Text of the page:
Click here to view an animated version of this procedure.
Cardiac catheterization is a test for the heart and its blood supply. A wire is passed through blood vessels to the heart and images are taken with type of x-ray.
This test is used to find the cause of symptoms that may be due to heart problems. Cardiac catheterization can help a doctor:
If you are planning to have cardiac catheterization, your doctor will review a list of possible complications. Complications may include:
Some factors that may increase the risk of complications include:
Other tests may have been done before cardiac catheterization. The doctor may review these tests before the procedure.
Talk to your doctor about your medicines. You may be asked to stop taking or change the doses of some medicine before the procedure.
A cardiac catherization may be done as an emergency. If this is a scheduled procedure:
A local anesthesia will be used at the insertion site. It will numb the area and block pain.
A mild sedative may be given 1 hour before the procedure. It may also be given through an IV during the procedure. This will help you relax.
Fluids and medicines will be given through IV. An EKG will monitor the heart’s activity.
You will be awake. Medicine will help you stay relaxed. The care team may ask you to do some tasks. This may include coughing, breathing out, and holding your breath. You will also need to tell the care team if you have problems. This may include chest pain, lightheadedness, nausea, tingling, or other discomfort.
An area in the groin or arm will be cleaned and numbed. A needle will be inserted into a blood vessel. A wire will be passed through the needle and into the blood vessel. It is then passed until it reaches your heart. A soft, flexible tube will then be slipped over the wire and passed up to your heart.
Copyright © Nucleus Medical Media, Inc.
An x-ray tool will show where the wire and catheter are. Dye will be passed into the arteries of the heart. This will highlight the arteries and heart on the x-ray images. You may feel a warm flush when the dye is injected. The catheter can then take measurements. Pressure can be measured in the heart's different chambers. Blood samples may also be taken. Many images will be taken to look for any disease in the blood vessels. After all the tests and images are complete, the catheter will be removed.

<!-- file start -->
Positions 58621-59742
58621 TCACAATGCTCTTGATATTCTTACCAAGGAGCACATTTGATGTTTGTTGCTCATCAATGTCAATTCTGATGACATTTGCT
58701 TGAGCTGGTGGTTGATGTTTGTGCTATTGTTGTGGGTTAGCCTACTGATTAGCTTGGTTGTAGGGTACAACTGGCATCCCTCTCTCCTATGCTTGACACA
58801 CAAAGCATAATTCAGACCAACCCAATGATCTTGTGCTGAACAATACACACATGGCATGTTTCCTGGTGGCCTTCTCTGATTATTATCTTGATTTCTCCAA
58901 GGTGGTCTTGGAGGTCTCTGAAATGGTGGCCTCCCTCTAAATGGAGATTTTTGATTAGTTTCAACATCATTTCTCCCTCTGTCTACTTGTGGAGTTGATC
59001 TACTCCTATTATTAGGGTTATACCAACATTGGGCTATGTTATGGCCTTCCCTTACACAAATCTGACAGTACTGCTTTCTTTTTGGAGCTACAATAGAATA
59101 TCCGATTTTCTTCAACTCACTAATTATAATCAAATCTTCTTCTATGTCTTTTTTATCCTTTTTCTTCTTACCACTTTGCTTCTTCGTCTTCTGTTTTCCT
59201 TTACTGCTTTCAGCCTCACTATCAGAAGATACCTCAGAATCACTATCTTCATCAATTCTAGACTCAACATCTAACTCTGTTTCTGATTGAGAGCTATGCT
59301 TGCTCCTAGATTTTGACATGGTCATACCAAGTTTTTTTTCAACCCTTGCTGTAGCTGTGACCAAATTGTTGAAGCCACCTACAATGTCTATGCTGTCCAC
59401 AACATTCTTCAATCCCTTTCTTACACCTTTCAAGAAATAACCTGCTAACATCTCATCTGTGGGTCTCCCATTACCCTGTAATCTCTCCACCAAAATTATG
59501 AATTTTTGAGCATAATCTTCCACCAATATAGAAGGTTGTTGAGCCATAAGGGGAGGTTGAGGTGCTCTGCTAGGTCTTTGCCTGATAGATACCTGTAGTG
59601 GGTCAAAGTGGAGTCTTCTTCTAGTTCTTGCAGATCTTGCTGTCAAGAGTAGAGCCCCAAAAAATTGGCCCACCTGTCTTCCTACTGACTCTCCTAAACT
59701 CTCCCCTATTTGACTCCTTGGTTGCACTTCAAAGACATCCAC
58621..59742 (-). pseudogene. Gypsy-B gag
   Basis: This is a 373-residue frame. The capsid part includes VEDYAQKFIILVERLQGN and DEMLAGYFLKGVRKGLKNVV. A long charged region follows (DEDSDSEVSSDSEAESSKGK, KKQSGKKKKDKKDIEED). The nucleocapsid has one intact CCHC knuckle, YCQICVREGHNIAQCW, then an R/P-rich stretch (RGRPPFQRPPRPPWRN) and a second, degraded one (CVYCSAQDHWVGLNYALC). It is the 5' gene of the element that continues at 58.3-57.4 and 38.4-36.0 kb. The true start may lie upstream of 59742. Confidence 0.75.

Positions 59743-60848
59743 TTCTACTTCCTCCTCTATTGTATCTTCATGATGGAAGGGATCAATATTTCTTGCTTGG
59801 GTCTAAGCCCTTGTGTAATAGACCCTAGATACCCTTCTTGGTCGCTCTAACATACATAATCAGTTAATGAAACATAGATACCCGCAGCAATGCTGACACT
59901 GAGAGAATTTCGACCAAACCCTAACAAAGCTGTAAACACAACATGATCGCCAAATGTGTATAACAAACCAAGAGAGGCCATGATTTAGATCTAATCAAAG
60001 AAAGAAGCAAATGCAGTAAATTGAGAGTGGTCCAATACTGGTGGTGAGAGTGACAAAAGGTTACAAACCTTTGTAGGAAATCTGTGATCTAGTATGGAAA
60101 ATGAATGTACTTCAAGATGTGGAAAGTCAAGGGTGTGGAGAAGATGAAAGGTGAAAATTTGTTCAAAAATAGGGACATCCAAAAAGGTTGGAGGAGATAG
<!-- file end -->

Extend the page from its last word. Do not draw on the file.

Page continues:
Other procedures may be done if there is an artery that is narrow or clogged. This may include a balloon angioplasty and stenting. They will help to open the arteries up. A bandage will be placed over the area when it is all done.
The procedure itself takes about 30 to 90 minutes. Total time will be several hours with recovery and preparation.
Although the procedure is generally not painful, it can cause some discomfort, including:
Pain medicines will be given when needed.
The stay will depend on reason for the procedure. An overnight stay may be needed or you may go home the same day.
There will be some limits in the first few days. You will need to avoid heavy lifting and intense activity for 5 to 7 days.
Contact your doctor if your recovery is not going as you expect or you have problems such as:
Call for medical help right away if you have symptoms including:
If you think you have an emergency, call for emergency medical services right away.
American Heart Association
National Heart, Lung, and Blood Institute
Canadian Cardiovascular Society
Heart and Stroke Foundation
Cardiac catheterization. Cleveland Clinic website. Available at: https://my.clevelandclinic.org/health/diagnostics/16832-cardiac-catheterization. Accessed December, 3, 2020.
Cardiac catheterization. National Heart Lung and Blood Institute website. Available at: https://www.nhlbi.nih.gov/health-topics/cardiac-catheterization. Accessed December, 3, 2020.
Preparing for cardiac catheterization. Cedars-Sinai website. Available at: https://www.cedars-sinai.org/programs/heart/resources/preparing-for-cardiac-procedures-and-studies/cardiac-catheterization.html. Accessed December, 3, 2020.
Last reviewed December 2020 by EBSCO Medical Review Board Michael J. Fucci, DO, FACC Last Updated: 12/3/2020